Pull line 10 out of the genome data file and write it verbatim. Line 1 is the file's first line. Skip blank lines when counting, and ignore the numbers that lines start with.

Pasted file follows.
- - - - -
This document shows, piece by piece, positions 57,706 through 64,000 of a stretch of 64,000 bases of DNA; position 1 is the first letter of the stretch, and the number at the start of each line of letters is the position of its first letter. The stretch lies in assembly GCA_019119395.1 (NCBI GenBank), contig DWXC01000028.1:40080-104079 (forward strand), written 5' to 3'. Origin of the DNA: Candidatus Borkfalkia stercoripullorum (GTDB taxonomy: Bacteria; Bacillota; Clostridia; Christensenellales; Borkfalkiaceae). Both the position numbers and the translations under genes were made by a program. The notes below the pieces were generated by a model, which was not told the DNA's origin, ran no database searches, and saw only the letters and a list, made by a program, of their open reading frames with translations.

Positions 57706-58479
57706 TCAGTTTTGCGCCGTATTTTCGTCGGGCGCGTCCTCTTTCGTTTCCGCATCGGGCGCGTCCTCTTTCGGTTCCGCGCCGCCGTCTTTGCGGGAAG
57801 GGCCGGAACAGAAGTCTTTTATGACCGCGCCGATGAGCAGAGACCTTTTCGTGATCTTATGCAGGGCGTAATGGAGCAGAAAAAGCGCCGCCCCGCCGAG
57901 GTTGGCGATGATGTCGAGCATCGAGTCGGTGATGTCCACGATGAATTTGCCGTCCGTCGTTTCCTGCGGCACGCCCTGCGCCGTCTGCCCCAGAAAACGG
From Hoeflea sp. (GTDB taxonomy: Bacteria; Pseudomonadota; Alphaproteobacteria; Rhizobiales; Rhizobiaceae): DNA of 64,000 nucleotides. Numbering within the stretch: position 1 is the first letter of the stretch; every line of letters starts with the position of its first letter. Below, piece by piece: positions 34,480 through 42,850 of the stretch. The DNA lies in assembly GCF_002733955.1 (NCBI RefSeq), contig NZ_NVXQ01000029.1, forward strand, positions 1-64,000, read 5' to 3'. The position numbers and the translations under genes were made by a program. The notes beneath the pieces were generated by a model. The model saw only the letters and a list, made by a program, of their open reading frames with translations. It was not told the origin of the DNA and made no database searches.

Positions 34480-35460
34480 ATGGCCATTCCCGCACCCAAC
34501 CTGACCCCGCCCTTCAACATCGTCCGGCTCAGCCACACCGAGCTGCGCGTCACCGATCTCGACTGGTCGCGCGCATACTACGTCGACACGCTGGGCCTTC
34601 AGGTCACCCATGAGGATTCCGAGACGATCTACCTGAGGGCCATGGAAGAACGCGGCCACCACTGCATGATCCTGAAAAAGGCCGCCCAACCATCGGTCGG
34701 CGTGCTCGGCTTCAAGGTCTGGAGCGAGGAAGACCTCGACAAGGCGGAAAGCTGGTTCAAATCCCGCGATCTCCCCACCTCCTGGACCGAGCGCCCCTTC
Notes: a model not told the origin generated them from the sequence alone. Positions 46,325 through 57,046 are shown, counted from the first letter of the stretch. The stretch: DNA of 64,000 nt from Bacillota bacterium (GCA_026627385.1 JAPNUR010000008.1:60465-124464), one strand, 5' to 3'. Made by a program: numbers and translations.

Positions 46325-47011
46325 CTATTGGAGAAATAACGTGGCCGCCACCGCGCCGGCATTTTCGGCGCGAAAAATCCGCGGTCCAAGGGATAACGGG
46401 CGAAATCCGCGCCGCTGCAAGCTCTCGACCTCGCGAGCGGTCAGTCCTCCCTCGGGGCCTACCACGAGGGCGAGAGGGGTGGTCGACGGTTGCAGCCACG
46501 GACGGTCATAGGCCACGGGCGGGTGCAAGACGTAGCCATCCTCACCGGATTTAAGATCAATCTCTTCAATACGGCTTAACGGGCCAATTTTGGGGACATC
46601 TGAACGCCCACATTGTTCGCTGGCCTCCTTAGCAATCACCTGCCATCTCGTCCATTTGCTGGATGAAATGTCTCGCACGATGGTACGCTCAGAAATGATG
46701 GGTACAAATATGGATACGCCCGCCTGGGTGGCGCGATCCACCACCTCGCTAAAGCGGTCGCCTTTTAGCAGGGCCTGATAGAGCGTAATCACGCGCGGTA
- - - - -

34601 AGGTCACCCATGAGGATTCCGAGACGATCTACCTGAGGGCCATGGAAGAACGCGGCCACCACTGCATGATCCTGAAAAAGGCCGCCCAACCATCGGTCGG